Faith CoLab: Tapestry of Faith: Building Bridges: A World Religions Program for 8th-9th Grades

Taking It Home: Christianity 1

For God so loved the world, that he gave his only begotten Son, that whosoever believeth in him should not perish, but have everlasting life. — John 3:16 (KJV)

DURING TODAY'S WORKSHOP... we started our exploration of Christianity by talking about Jesus: his life and words. We acted out parables and read the Beatitudes. We discussed the Holy Spirit, Pentecost and the spread of early Christianity.


The word "catholic" means universal. What, in your opinion, is universal about Catholicism or Christianity?


Christian UUs

Talk with Christian members of your congregation about being a Christian UU: What is hard? What is easy? What do they love about it?

Jesus and Parables

  • Two famous musicals are based on the life and words of Jesus: Godspell and Jesus Christ Superstar. Rent the movies or, if you can, attend a live performance.
  • Search "parables of Jesus" on YouTube to find many clips of parables, including an animated series by Nest Learning. This one is based on the House Upon the Rock.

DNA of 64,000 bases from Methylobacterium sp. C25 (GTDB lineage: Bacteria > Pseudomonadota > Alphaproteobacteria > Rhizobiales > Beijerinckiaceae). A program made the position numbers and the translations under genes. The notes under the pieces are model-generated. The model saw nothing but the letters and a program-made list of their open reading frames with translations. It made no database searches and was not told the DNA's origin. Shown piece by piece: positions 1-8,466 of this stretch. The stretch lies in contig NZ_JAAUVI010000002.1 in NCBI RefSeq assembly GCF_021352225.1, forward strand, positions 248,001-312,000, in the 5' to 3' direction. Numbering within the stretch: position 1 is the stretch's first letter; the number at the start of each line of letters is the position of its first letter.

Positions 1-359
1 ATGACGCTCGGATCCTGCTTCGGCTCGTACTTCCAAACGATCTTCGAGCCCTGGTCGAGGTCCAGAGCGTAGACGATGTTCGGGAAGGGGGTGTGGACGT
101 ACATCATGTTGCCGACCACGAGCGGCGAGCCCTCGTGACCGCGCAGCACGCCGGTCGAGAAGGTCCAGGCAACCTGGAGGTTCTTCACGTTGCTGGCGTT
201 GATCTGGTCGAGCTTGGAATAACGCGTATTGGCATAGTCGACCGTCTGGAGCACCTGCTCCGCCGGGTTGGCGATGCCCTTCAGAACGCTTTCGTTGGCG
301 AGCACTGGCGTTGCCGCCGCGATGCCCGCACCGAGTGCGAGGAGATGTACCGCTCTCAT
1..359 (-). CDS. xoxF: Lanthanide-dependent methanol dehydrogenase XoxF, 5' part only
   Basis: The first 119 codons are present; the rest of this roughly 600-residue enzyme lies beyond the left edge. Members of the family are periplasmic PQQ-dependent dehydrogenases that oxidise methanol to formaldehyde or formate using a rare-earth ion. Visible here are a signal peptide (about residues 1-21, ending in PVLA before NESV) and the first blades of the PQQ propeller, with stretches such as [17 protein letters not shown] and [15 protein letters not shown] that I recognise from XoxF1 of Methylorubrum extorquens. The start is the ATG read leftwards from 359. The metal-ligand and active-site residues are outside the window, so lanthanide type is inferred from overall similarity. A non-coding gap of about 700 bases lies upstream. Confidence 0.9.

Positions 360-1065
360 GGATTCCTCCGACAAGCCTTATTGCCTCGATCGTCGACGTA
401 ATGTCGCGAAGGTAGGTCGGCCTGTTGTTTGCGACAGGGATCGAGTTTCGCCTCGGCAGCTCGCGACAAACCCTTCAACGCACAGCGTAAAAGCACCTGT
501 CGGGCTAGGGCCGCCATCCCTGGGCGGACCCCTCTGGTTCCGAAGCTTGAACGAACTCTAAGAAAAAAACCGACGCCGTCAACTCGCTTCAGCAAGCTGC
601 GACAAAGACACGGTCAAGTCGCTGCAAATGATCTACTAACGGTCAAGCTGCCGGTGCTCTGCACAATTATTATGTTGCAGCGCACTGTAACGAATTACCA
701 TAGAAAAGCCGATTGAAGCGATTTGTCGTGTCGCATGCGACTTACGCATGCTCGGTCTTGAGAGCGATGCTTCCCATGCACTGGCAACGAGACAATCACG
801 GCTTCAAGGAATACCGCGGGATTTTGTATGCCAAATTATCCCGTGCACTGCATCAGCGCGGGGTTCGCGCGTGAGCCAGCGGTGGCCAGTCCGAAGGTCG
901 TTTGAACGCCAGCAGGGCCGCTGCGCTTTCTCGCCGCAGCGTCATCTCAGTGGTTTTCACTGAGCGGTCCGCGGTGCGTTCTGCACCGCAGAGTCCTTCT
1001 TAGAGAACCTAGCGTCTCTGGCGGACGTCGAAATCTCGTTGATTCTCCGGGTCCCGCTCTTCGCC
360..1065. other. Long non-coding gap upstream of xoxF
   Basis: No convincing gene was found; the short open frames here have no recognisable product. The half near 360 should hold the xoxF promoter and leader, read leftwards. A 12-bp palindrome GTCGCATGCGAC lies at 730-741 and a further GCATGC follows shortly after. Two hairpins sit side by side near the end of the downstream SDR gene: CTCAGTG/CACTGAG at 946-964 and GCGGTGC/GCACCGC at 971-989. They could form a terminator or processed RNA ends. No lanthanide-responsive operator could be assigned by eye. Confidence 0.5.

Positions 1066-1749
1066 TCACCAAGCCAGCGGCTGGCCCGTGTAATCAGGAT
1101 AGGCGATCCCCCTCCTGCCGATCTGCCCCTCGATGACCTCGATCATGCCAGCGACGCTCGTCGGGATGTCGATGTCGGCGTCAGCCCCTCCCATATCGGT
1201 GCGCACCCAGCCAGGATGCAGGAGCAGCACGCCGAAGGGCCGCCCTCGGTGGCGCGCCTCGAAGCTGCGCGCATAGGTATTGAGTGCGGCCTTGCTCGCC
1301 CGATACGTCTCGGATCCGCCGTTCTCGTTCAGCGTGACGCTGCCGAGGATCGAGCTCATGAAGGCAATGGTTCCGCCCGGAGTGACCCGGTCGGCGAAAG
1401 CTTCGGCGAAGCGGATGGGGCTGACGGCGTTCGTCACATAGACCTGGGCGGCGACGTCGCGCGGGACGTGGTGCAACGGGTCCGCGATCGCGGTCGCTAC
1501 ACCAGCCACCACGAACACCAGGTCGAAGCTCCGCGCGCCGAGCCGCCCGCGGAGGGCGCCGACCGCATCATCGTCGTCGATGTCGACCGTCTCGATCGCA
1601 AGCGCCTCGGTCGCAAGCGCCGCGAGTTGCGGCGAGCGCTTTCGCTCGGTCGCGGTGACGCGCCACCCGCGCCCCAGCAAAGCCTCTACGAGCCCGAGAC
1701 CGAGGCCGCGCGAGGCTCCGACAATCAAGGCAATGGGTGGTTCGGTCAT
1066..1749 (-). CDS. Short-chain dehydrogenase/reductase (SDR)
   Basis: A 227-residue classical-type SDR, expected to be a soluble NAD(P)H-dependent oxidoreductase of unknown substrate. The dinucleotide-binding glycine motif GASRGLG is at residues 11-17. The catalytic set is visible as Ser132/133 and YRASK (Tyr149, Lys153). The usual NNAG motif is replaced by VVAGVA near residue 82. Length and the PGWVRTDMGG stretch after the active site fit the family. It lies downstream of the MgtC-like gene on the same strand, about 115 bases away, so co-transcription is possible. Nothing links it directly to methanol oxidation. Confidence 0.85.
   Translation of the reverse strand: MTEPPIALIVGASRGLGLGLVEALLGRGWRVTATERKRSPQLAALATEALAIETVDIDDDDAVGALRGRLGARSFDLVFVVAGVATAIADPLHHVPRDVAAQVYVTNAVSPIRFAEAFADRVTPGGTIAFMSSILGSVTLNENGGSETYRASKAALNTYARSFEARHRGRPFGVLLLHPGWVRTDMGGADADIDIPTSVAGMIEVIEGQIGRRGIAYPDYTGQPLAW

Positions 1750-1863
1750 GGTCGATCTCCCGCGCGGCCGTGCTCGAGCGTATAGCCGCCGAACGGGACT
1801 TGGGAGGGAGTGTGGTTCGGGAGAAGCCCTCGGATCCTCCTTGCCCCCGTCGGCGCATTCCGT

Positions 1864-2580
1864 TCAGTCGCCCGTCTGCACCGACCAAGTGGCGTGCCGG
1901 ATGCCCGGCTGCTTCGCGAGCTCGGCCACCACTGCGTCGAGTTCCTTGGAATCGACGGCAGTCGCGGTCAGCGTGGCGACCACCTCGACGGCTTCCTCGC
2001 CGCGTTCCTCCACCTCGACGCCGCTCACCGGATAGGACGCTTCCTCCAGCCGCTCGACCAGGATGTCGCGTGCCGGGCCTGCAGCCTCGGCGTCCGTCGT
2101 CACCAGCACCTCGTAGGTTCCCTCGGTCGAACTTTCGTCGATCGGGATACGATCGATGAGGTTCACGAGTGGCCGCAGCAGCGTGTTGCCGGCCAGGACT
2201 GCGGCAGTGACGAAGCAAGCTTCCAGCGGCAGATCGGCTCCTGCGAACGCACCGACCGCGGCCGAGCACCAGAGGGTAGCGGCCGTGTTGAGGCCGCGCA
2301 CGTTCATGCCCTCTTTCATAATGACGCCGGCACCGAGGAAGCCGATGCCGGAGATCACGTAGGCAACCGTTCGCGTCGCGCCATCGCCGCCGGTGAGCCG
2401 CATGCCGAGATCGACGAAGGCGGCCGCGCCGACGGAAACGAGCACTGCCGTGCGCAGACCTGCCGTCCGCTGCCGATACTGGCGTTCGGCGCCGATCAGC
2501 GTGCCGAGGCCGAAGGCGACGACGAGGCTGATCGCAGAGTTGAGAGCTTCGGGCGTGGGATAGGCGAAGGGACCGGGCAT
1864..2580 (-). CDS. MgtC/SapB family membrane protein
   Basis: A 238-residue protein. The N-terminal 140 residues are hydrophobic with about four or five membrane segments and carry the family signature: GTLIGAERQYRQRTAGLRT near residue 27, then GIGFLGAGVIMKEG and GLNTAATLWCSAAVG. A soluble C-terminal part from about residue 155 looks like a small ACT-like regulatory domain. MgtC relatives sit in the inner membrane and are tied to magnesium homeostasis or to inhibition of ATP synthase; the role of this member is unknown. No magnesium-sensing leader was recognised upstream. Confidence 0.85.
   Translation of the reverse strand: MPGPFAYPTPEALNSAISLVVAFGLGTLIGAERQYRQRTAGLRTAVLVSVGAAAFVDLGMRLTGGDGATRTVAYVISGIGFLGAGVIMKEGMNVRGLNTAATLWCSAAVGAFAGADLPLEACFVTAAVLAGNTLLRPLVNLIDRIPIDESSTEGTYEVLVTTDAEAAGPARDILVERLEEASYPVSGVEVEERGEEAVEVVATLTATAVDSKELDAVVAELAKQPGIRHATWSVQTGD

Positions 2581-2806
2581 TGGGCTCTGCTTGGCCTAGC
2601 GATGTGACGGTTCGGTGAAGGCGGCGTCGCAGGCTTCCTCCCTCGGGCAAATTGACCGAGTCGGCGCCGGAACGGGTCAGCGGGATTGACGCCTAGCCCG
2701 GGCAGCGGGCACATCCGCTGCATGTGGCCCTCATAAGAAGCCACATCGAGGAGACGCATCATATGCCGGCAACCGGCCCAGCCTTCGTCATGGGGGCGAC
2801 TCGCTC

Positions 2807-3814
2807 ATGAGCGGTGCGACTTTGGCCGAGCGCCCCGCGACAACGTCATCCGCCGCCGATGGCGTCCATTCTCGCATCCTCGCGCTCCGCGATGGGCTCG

• Check out Life Teen, a website for Catholic youth, which has movie reviews and advice on topics (like what to do if you did not keep your promise during Lent) and answers to questions on church doctrine. It even has a video game: Vatican Ninja vs. Pirates.
  • A 2009 National Public Radio story, The Lives of Modern American Nuns, gives a glimpse into the role of nuns today. On the website, A Nun’s Life, explore for personal statements, news, and information about nuns’ daily lives.
  • Many UUs like to talk about famous UUs. Being such a large faith, there are many famous Catholics. Here is one list of the famous.
  • Have you read the books or seen the movies in The Chronicles of Narnia? The author, C.S. Lewis was an influential Catholic. His official website includes a biography. Can you identify the Catholic imagery in The Chronicles? Some is explained in the article, "The Wardrobe as Christian Metaphor," by Don W. King.